Coca-Cola references in Cormac McCarthy novels:
The Orchard Keeper, p. 199
Suttree, pp. 23, 70, 71, 72, 156, 185, 392
All the Pretty Horses, p. 221
Cities of the Plain, p. 114
No Country For Old Men, p. 20
The Road, ARC pp. 19, 123
"Stacking up stone is the oldest trade there is," he says, sipping a Coke. "Not even prostitution can come close to its antiquity. It's older than anything, older than fire. And in the last 50 years, with hydraulic cement, it's vanishing. I find that rather interesting." From New York Times Interview.
From the Oprah/Cormac interview last week:
C: I think you have, as you said a passion and if you do it well then you may get rich in spite of yourself.
O: And so all those years that you were poor did you ever think that um one day or was it a concern at all not having money. You know a lot of people, a lot of, you’re a different kind of man because a lot of people have a lot of angst have a lot of anxiety feel a lack of self worth…because they couldn’t earn the money.
C: Yeah. Well.
O: You never had that?
C: That’s them and this is me I don’t know how to answer your question its um, I always very naïve I always assumed I’d be taken care of in some way or another and I was I was always very lucky something always happened just when things were truly truly bleak some totally unforeseen thing would occur.
C: Oh like I was I was living in Lexin Lexington Kentucky once and I was housesititng a friend of mine gotten me this job housesitting so I had a place to live but I didn’t have any money I was um I don’t mean that I didn’t have much money, I didn’t have any money but there was still some groceries left in the house so I ate those
O: Uh huh.
C: And uh, then one day someone knocked at the door and I went to the door and there was a guy standing there and he said are you Cormac McCarthy and I thought I don’t think there are any warrants out for me and I said yes I am. He said sign this please I said what is it he said it’s he said I’m a courier and uh he said thank you and got in his car and drove away and I opened up the letter and there was a cheque in it for $20,000 . And it was from, I was the first I was the first fellow of a new foundation that they had started some people in Chattanooga the Lyndhurst Foundation they had some Coca Cola money and they started this foundation and they were going to give these fellowships to people this you know long before the MacCarthur Fellowship.
Can you imagine what kind of profound product placement may be able to work into the movie version of The Road? The novel is the story of a father and son crossing an ecologically savaged America where the boy has never seen the world as it is now. They find a soda machine at one point during their cautious almost military secret maneuvers to avoid death cults of cannibals. In a ash covered land with no food they find a can of Coke. The boy has never tasted Coke before. In marketing, especially the Coca Cola Company, they have a term called mind share, which regards brand awareness. when I read the novel, this scene was very touching because in the wasteland the little boy got to have a treat. The kind of effect this could have on the budget, on the emotional impact of the scene and the opportunity for Coke to get a literary product placement is kind of exciting.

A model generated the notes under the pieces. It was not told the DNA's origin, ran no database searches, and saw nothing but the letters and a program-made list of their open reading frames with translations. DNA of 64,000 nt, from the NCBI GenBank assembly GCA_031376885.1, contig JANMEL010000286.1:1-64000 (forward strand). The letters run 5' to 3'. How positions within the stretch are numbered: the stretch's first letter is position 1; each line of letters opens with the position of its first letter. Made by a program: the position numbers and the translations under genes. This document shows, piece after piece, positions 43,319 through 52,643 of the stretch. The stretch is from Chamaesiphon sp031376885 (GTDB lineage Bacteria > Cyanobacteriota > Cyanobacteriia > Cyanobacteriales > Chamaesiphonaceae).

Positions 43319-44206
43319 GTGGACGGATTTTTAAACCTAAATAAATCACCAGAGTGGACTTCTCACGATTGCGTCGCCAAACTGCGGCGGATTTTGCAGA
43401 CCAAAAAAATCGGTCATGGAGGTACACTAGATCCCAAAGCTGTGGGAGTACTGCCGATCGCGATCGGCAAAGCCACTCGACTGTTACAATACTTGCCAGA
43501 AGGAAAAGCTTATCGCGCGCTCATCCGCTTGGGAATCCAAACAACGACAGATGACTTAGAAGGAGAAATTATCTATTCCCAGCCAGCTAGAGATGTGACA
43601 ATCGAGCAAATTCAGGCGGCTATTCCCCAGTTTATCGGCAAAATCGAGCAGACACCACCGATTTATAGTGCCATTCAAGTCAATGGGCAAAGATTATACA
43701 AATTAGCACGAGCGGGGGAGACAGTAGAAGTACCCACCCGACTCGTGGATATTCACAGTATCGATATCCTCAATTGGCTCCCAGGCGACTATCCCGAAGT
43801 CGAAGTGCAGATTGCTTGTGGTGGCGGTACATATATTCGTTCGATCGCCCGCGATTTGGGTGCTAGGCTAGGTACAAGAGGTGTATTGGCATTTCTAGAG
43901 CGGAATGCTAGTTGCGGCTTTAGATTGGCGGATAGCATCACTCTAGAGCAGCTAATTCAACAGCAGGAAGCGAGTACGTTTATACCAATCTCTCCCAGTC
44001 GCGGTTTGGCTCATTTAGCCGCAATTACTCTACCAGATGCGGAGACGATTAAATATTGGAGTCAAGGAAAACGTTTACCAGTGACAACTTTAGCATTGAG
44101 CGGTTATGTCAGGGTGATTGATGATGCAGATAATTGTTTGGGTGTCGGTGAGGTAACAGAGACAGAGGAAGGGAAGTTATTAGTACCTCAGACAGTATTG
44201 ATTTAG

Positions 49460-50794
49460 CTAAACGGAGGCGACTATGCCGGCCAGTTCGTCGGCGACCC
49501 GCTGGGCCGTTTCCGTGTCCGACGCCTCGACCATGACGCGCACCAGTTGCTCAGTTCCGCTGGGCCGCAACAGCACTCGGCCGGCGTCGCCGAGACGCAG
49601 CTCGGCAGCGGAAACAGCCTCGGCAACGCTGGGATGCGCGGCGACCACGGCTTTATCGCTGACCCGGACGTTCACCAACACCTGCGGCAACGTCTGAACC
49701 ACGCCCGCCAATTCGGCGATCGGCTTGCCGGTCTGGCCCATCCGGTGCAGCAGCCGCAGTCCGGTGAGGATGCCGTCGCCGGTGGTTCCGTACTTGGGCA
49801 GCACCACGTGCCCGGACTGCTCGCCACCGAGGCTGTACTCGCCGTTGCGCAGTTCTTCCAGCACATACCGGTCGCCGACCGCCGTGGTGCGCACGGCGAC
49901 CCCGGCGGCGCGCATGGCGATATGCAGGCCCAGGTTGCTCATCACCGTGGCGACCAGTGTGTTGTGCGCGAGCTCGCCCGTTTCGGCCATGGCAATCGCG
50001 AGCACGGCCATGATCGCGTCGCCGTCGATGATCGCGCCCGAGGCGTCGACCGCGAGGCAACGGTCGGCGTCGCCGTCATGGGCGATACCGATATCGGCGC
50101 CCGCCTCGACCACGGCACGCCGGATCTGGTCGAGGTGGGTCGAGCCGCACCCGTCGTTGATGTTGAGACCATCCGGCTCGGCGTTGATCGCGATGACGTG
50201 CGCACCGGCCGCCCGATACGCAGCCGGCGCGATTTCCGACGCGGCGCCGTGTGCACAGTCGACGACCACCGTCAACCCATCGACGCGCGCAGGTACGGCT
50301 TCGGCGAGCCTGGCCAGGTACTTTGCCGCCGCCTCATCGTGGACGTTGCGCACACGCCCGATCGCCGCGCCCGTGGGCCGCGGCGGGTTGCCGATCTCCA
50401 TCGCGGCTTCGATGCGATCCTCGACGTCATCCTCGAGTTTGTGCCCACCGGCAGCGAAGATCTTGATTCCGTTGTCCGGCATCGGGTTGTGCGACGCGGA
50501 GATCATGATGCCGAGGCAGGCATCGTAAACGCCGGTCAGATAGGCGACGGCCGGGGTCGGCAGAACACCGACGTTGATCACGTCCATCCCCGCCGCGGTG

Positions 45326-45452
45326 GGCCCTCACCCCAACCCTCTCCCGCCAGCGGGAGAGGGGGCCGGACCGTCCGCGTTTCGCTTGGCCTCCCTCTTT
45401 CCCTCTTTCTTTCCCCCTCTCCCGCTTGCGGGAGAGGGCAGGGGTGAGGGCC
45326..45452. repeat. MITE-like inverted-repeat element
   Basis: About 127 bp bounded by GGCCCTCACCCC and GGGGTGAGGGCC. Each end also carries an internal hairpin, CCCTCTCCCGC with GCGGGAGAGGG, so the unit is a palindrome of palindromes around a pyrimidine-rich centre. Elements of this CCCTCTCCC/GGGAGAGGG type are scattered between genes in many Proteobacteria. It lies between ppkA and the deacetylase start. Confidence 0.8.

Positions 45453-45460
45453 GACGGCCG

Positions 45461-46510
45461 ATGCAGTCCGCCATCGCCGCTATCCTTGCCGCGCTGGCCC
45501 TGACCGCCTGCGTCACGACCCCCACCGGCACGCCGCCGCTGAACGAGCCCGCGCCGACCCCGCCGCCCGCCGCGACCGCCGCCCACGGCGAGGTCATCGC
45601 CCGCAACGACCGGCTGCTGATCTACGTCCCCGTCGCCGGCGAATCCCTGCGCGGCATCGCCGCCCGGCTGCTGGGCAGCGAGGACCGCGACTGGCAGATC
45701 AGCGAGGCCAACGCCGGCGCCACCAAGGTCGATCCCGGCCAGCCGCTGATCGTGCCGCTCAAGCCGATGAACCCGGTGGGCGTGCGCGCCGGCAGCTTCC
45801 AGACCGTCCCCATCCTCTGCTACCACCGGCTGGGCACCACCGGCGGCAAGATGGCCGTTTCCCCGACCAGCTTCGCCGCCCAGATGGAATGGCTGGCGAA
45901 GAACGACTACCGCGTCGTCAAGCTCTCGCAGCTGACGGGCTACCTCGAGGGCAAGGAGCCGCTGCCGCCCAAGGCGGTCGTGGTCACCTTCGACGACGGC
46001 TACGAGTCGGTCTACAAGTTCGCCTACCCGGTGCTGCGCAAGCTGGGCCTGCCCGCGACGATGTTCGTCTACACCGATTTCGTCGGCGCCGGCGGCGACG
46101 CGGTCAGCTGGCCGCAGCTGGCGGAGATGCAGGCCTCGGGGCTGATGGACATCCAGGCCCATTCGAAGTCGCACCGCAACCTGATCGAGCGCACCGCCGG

I believe McCarthy's use of Coke in his novels supports his work as lying in a conservative American folk tradition. This tradition contains hobo art, outsider and folk painting as well as the folk revival of the 60's.
Grant McCraken writes:But something happened to America. It went from a couple of ideas of Americanness to many ideas of Americanness. This may be hard to see from the genteel surroundings of Atlanta headquarters and from the pleasant residential world of Buckhead, but you only had to look at the CSD (carbonated soft drink) "category.”
It stopped being a category. Suddenly, there were new age drinks (Snapple), energy drinks (Red Bull), nutritional drinks (7 Up Plus), lots of little start ups working every niche, and some very scrappy competitors (Pepsi). Not one America, but many Americas. And in this new choice set, Coke began to look too sweet, too caffeinated, too fattening, a little unhealthy, and, gasp, a little old fashioned.
I believe McCarthy's use of the possibly old fashioned but ever popular and sentimental fave Coke is like Hobos and folk artists using familiar images for narration. I believe it also indicates a narritive rooted in a conservative tradition. Conservative as a looking back to the past for guidance and rejecting the materialism driving art, politics and ideologies.
"In Harvard Square, in Cambridge, Massachusetts and Greenwich Village in New York City and other locales situated near college campuses, thriving folk music scenes developed. The revival was a social construct made out of a conservative, restorative, cultural patriotism. Though expressed as a romanticised vision of the past, seeking a more just, genuine society, the revival rebelled against oppresion, consumerism, and modernism. Young people participated in such numbers and with such fervor that the folk revival became an immense cultural and ideological force." From Craig Morrison.
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